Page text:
Developers celebrating a historic planning appeal victory claim their proposal for 1300 homes will allow Perth to “embrace its city status” and meet future housing demands.
The Pilkington Trust, who are behind the controversial Almond Valley scheme along with Stewart Milne Homes, have won their appeal against Perth and Kinross Council’s decision to reject their proposal back in May.
This was despite the local authority’s senior planning officer recommending approval.
Pending legal agreement, the sprawling housing scheme will be built on land located between Huntingtowerfield and Ruthvenfield.
A primary school and community and leisure facilities would also be provided.
The plan has been in the pipeline for more than 20 years, but now looks set to finally proceed following the decision by Allison Coard, the Scottish Government Reporter.
Ms Coard cites various factors for her decision, including the claim that Almond Valley will “meet development needs” of the area.
She also addresses potential flooding issues, drawing attention to phase one of the Almondbank Flood Protection Scheme which is currently under way. Phase two set to begin shortly.
In her report, Ms Coard also responds to local community concerns, with regard to the impact of the “large-scale” development.
“Methven Community Council mirror a large number of concerns…and question the need for so much housing,” she adds.
“The development would be phased over 17 years, there would be access to the neighbouring employment site and the location would be accessible to employment elsewhere in Perth.
“I’m satisfied that with the necessary new provision impacts on schools and the road network could be addressed.
“The site is in the local development plan. From my assessment, I am satisfied that with the appropriate conditions and legal agreement, a scheme which meets the relevant requirements of the development plan can be achieved.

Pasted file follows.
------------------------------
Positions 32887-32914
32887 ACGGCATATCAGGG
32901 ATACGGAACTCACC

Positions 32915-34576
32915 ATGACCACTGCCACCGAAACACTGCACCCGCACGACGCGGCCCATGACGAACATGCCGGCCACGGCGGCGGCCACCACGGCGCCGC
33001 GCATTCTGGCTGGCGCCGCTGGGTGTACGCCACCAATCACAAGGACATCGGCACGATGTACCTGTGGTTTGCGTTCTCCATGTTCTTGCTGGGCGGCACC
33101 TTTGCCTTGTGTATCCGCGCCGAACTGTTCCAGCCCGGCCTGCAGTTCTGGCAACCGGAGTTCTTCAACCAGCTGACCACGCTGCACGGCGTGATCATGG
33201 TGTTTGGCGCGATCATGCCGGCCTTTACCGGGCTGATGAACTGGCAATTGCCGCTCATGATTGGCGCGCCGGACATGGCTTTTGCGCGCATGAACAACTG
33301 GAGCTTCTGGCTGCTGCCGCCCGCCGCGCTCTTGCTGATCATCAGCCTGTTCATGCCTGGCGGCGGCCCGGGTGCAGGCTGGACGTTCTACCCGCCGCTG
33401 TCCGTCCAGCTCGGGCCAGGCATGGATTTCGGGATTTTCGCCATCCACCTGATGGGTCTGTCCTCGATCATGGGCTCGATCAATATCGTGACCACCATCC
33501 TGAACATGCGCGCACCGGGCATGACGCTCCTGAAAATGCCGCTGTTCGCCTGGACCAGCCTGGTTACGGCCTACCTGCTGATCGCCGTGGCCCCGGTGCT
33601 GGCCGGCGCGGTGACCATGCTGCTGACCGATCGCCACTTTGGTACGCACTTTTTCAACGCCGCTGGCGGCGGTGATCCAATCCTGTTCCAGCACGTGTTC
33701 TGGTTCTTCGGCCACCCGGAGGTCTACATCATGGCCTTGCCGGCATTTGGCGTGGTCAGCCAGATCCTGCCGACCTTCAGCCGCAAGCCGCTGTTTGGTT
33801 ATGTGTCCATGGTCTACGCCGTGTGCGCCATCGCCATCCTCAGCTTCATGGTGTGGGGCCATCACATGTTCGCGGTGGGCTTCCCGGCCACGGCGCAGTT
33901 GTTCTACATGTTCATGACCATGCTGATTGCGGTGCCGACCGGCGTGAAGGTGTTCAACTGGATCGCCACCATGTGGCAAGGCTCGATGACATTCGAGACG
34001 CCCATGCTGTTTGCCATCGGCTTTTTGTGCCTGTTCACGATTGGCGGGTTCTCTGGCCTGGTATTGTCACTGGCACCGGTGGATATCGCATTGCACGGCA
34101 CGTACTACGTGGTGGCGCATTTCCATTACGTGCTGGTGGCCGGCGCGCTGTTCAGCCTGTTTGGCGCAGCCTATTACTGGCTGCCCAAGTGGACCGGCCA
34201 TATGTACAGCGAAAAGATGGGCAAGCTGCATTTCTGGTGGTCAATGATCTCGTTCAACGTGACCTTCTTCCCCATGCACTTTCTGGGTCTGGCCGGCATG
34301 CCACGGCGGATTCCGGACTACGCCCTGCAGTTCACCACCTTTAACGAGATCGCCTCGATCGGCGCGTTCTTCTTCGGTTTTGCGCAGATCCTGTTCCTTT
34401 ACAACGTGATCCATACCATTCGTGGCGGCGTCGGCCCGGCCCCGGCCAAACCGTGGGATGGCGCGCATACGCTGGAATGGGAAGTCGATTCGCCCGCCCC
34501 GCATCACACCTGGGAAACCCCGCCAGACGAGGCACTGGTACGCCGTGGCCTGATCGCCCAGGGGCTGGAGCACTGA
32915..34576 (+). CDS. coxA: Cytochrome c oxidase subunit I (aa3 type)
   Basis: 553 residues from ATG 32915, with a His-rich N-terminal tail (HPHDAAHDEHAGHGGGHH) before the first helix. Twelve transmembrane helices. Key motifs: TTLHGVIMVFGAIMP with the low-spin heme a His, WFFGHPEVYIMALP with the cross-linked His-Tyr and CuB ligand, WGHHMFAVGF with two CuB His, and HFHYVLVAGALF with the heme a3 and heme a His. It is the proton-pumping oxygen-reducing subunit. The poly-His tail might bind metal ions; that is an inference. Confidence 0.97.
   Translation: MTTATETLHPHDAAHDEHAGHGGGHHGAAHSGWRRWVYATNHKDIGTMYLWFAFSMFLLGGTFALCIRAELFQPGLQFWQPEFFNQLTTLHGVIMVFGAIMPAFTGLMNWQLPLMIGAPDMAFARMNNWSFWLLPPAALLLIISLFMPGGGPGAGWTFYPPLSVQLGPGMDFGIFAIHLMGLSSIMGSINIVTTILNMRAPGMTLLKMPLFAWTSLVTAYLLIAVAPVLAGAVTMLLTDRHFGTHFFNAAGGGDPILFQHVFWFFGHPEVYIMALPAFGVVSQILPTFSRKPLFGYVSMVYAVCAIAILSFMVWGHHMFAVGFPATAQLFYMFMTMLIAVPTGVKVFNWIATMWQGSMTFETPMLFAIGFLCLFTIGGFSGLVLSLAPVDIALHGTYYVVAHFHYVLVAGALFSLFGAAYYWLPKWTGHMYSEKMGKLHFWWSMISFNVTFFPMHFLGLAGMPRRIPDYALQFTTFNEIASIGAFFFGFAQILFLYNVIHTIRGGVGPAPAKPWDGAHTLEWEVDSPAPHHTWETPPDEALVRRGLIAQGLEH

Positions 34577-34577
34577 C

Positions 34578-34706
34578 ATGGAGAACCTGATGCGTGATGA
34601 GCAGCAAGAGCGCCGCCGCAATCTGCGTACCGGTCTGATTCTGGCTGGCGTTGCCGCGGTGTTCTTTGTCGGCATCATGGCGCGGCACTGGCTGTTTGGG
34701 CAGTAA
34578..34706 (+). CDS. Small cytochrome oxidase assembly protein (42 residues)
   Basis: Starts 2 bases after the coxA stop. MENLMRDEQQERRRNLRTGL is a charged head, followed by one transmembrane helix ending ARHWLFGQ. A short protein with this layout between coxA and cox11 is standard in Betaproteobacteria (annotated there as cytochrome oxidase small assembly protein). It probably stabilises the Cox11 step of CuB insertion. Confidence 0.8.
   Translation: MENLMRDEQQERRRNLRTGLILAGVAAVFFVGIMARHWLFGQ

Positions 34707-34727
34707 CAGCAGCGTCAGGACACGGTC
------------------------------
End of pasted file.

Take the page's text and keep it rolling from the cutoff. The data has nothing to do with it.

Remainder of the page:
“I find no other material consideration sufficient to lead me to conclude that the proposal is otherwise unacceptable.”
Jonathan Henson, of Savills, speaking on behalf of the Pilkington Trust, said he hoped the decision will bring an end to a “period of uncertainty” and claimed Almond Valley will help ensure Perth can “compete” with other cities in attracting new investment, helping it become an “ever more successful location” over the coming years.
“The proposal will allow Perth to embrace its city status and provide the necessary housing and infrastructure to cater for one of Scotland’s fastest growing populations,” he said.
“The appeal was submitted after Perth and Kinross councillors voted against the advice of their own legal team and planning officials. This decision reverses that.”
He continued: “The proposals have taken too many years to get to this stage, during which time we have got to know and understand the concerns of the local community.
“Moving forward, the Pilkington Trustees will continue to try to address these concerns and hope that the local community will work with us to deliver a neighbourhood where people want to live.”
However, Kenny Simpson, chair of Methven and District Community Council, said the decision has “gone against the wishes of the local community.”
“It seemed a foregone conclusion when Almond Valley was included in the local development plan by a Government Reporter,” he said.
“I personally believe that Almond Valley isn’t necessary as there has been planning permission granted for thousands of houses in and around Perth, with applications for thousands more houses currently in the pipeline.“
A 12-week period has been allowed to enable a legal planning agreement to be drawn up.